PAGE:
Milling changes evolutionary, not revolutionary

by Arvin Donley
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Celebrating our magazine’s 25th year of serving the grain and grain processing industries has prompted World Grain staff members to reflect on changes that have taken place in the past quarter of a century in the business that we cover and to dream about what the next 25 years may bring.

It’s interesting to note, for instance, some of the technological advances that have taken place in the wheat flour milling industry. This is an industry that, perhaps a bit unfairly, has the reputation of being somewhat slow to adopt new technology. Granted, some regions of the world — Europe, for instance — are quicker than others to embrace these technological changes, but the overall trend is to usher in the new at a relatively deliberate pace.

The lack of quick and dramatic change probably is due to the industry’s small profit margins as much as anything. Without a large amount of capital at their disposal, milling company owners are understandably reticent about taking their limited profit and investing it in a new technology with a limited track record.

Consequently, it might seem that not much has changed over the past two and a half decades. But there have been a number of important technological breakthroughs — albeit gradual ones — that have led to more cost-efficient and effective methods of producing flour.

As Kansas State University (KSU) milling science professor Jeff Gwirtz put it: "Because the change is incremental, we don’t notice it as much. There’s very little that’s been revolutionary; it’s more evolutionary."

By tweaking the process here and there over a number of years, today’s milling industry has evolved quite dramatically from the 1982 version.

Incorporating automation into the milling process would certainly rank number one on the list of most significant technological breakthroughs since that time. Today’s computer-controlled milling facilities feature the cost-effective attributes of producing more flour and flour byproducts with fewer employees.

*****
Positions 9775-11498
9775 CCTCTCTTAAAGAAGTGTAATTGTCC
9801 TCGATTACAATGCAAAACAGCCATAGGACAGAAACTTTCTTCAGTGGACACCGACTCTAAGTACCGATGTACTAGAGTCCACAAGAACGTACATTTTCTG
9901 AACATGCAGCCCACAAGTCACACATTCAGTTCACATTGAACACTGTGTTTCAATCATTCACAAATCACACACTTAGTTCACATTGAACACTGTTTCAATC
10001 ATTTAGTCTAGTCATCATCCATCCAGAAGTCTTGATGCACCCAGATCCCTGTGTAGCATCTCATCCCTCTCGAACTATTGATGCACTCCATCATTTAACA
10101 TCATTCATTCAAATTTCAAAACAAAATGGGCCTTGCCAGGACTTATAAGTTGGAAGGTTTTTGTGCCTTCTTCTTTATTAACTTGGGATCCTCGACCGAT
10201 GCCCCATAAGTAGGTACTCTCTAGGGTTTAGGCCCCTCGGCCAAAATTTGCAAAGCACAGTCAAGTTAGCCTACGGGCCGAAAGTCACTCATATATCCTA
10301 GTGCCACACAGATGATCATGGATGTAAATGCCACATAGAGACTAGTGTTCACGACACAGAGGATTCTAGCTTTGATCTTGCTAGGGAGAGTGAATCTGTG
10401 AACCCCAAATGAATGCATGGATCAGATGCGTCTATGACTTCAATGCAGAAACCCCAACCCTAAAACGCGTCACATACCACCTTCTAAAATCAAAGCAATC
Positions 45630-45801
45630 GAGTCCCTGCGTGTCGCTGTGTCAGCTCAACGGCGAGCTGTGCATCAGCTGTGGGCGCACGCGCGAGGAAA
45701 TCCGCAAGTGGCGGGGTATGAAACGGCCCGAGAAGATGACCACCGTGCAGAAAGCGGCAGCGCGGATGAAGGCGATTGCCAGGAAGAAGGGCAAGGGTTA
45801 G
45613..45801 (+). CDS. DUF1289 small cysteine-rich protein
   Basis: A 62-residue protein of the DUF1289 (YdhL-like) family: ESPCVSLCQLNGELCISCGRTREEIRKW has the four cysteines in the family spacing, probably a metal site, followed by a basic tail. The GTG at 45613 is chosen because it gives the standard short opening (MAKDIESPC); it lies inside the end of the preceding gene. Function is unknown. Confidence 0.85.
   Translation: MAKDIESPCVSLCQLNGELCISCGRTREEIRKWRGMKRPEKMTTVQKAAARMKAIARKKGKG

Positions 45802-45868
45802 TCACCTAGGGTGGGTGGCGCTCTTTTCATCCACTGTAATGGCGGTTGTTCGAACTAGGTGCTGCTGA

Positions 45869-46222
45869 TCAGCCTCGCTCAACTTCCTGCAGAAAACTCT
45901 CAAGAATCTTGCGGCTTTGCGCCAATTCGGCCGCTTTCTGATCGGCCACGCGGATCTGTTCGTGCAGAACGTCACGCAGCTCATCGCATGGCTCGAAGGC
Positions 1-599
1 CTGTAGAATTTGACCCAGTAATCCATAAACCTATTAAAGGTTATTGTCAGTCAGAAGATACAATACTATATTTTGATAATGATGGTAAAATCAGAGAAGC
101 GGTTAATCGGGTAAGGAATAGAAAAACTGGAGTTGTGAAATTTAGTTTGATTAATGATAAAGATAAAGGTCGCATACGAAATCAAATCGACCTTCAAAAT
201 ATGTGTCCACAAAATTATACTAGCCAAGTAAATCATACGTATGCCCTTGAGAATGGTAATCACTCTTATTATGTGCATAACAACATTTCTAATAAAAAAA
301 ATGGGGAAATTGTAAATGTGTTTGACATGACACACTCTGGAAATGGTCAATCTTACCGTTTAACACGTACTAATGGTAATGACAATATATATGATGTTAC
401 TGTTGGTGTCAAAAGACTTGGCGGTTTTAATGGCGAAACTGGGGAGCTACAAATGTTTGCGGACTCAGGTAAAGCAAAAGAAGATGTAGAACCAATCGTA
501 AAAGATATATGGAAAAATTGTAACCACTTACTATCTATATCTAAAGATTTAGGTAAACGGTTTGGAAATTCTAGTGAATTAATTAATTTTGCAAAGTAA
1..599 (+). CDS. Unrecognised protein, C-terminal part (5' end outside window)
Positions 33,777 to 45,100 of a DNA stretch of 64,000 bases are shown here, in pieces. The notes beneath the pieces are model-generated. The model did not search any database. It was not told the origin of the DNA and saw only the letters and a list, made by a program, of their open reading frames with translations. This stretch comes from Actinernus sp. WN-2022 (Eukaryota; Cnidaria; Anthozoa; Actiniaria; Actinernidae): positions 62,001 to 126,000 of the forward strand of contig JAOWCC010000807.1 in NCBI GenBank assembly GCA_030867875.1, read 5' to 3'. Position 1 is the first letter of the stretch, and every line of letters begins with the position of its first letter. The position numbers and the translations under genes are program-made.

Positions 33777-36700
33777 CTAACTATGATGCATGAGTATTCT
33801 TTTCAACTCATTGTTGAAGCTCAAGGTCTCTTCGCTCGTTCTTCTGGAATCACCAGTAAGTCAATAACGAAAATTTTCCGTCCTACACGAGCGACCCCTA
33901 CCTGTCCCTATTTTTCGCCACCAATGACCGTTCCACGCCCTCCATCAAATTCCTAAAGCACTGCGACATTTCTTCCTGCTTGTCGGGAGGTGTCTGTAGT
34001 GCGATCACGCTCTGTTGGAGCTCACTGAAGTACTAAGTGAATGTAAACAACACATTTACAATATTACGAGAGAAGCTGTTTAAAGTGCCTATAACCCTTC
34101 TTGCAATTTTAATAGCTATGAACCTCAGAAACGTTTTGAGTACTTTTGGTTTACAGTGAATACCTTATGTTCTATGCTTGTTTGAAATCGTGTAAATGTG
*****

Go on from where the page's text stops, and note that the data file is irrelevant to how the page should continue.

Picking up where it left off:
KSU milling instructor Kendall McFall recalls how he and several of his colleagues smirked with skepticism when they read an advertisement in the 1980s showing a man skiing in the SwissAlps that proclaimed, "This man’s running his mill." But as we now know, "lights out" milling eventually went from being a highly futuristic concept to a common practice in today’s milling industry.

The gradual reduction in the amount of equipment used in flour production is another change that millers have welcomed. "Pillsbury flow sheets used to be like a road map to hell," McFall said. "There were 15 or so purification steps, and now in those mills you might have four or five purifiers, maybe six at the most in a hard wheat mill."

The development of equipment such as the Combicleaner, which combines the functions of several machines into on single operating unit, have shortened the flow in the cleaning section, as has the practice of recycling air back into equipment rather than sending it off to a dust collector.

Having reflected on the past, the next question — one that is more difficult to answer — is what changes are in store in the next 25 years? While it’s difficult to arrive at a consensus on some issues, industry observers seem to agree on one thing: the process of milling wheat into flour will require fewer and fewer steps.

For instance, many believe that mills will feature an even more streamlined wheat cleaning section as optical equipment, such as the color sorter, becomes more advanced.

"I’m just hopeful that in 25 years you can put a mill of about any capacity you want inside a very small (building) space and be able to convert wheat into flour with fewer steps than we have now," Gwirtz said. "I expect we’ll see a continual downward spiral in the number of steps it takes to generate flour."

It may take some time, but it almost surely will happen.